The meetings in Morocco raised urgent questions on financial reform, global debt and the need for climate finance
The annual meetings of the world’s most influential multilateral financial institutions, the World Bank (WB) and the International Monetary Fund (IMF), concluded on October 15, 2023 in Marrakech, Morocco. The tone was set from the start: States of ‘crisis’ — economic, climatic and conflict-related — are the new normal and global financial architecture transformations need to centre this.
It is now widely acknowledged that global climate investment of at least $4-6 trillion per year is required to achieve the transition to a low-carbon economy. The WB and IMF’s claims to adapt and adopt new models of operation as a response headlined this year’s annual meetings.
About 60 per cent of the world’s poor will be living in fragile and conflict-affected countries, according to WB estimates. Against this backdrop, new WB president Ajay Banga highlighted the Bank’s vision to “end poverty on a livable planet.”
In a session on the need for a ‘new playbook’ and the ways of achieving it, Anna Bjerde, managing director of operations at WB, listed some of the concrete steps the organisation plans to take to address the crises of today:
Malawi’s Minister of Finance and Economic Affairs, Sosten Gwenge, drew attention to the problems faced by countries like his at the same panel. Malawi was hit by a devastating cyclone earlier this year.
“[The] key challenge is that we do not have fiscal or economic buffers to absorb shocks,” he said. “So, if any crisis occurs — floods or cyclones — the agenda to tackle poverty becomes a challenge. We need to look at the financial model, if it is responsive enough [and] start looking at shock-responsive interventions”.
Though WB has been supportive, there is a need to re-examine and fix the problem of “idle resources” — money, which countries possess but are ‘unable’ to disburse quickly when required, Gwenge added.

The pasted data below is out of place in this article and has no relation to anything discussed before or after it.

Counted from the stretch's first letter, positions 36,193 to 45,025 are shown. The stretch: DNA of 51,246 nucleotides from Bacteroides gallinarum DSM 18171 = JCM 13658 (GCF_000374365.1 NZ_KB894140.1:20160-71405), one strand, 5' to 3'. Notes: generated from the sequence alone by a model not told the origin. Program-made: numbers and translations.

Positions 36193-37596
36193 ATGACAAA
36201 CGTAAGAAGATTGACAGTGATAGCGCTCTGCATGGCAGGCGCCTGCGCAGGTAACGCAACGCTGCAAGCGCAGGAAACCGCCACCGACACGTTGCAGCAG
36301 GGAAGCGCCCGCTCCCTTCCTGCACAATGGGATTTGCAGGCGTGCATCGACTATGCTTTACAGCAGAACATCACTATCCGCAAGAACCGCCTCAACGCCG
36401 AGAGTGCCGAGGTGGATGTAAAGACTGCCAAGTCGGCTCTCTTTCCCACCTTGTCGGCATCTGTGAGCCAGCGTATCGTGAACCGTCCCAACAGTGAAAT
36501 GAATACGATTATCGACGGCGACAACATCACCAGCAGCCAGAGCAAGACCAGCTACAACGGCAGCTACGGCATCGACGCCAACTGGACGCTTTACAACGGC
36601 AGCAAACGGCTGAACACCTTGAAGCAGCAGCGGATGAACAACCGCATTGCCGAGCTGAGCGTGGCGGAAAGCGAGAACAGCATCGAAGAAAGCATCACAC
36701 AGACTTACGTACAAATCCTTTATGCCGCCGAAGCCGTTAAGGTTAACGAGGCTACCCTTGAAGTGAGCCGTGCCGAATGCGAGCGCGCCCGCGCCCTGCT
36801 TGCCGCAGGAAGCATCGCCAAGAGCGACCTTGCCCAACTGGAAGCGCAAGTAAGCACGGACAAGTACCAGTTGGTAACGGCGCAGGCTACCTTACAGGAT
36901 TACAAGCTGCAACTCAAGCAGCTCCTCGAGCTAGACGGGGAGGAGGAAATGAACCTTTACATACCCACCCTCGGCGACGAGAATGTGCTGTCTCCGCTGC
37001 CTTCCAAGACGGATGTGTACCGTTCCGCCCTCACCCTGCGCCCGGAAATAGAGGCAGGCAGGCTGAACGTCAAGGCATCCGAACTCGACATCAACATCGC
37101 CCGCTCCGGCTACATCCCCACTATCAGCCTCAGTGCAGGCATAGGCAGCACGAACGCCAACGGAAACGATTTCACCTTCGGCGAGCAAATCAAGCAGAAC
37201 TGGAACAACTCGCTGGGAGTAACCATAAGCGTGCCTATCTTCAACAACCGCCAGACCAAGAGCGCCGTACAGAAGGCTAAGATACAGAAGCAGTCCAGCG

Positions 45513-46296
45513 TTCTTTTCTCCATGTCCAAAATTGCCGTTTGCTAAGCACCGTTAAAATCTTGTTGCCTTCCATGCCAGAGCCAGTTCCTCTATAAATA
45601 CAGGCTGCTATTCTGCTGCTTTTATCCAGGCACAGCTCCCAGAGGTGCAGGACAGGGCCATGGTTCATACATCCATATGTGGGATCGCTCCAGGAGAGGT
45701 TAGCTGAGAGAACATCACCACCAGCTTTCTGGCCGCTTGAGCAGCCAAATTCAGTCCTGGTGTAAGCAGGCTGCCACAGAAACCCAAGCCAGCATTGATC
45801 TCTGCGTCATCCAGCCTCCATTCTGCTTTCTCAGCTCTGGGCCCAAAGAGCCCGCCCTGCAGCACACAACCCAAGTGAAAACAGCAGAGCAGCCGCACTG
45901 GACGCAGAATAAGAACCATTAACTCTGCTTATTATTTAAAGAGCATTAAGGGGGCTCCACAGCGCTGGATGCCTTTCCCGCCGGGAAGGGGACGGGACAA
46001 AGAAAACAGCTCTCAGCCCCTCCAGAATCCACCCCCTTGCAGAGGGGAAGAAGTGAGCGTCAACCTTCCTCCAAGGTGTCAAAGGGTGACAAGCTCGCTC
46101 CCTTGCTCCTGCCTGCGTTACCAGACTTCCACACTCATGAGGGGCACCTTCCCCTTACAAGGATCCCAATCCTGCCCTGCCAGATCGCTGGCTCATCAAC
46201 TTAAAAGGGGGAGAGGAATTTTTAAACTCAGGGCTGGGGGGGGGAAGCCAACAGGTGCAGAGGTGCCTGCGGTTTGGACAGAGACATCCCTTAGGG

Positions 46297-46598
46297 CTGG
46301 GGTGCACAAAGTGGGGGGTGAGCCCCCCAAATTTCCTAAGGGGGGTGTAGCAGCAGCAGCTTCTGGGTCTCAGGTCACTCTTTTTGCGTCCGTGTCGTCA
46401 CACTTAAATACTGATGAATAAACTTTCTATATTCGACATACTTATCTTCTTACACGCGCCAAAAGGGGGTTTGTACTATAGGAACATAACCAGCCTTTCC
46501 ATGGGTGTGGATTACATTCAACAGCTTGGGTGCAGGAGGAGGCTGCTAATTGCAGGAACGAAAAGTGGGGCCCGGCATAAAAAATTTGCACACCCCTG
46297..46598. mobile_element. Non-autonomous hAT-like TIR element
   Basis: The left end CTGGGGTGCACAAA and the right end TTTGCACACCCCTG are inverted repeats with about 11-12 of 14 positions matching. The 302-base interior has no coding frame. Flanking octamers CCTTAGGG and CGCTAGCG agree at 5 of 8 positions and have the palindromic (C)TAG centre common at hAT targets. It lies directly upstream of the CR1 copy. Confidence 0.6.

The Townhall with Banga and civil society organisation (CSO) representatives brought together differing views on climate. Banga highlighted the WB’s climate finance has tripled from $11 billion to $39 billion. Direct investments in fossil fuels have been slashed to only $180 million, he said — 0.2 per cent of the previous year’s total commitments.
The WB has recently worked to increase adaptation financing as well, its share being equal to that of mitigation, said Banga.
Yet, many CSO representatives found the climate question inadequately addressed. While the numbers stated by Banga signal progress, the WB continues to indirectly support fossil fuel expansion and several impacts of WB-funded programmes and projects on communities remain unresolved, audience members pointed out.
Basani Baloyi from the Institute for Economic Justice in Johannesburg raised the issue of the exclusion of civil society from the proceedings of the WB-supported Just Energy Transition Implementation Plan (JET-IP) in South Africa. The JET-IP aims to deliver a finance package from G7 countries to fossil-dependent emerging economies like South Africa to decarbonise and shift to clean energy.
Baloyi urged Banga to address this, pointing out that key activities such as human rights impact assessments for coal power plant closures were being excluded from the regulatory process. She emphasised the lack of transparency and accountability, urging the Bank to facilitate “a just transition, not just a transition.”
Banga did not comment, stating he was unaware of the details but promised to learn more.
In a session on the delivery of climate action on the ground, IMF’s Managing Director Kristalina Georgieva detailed the Fund’s efforts to implement its climate strategy, including: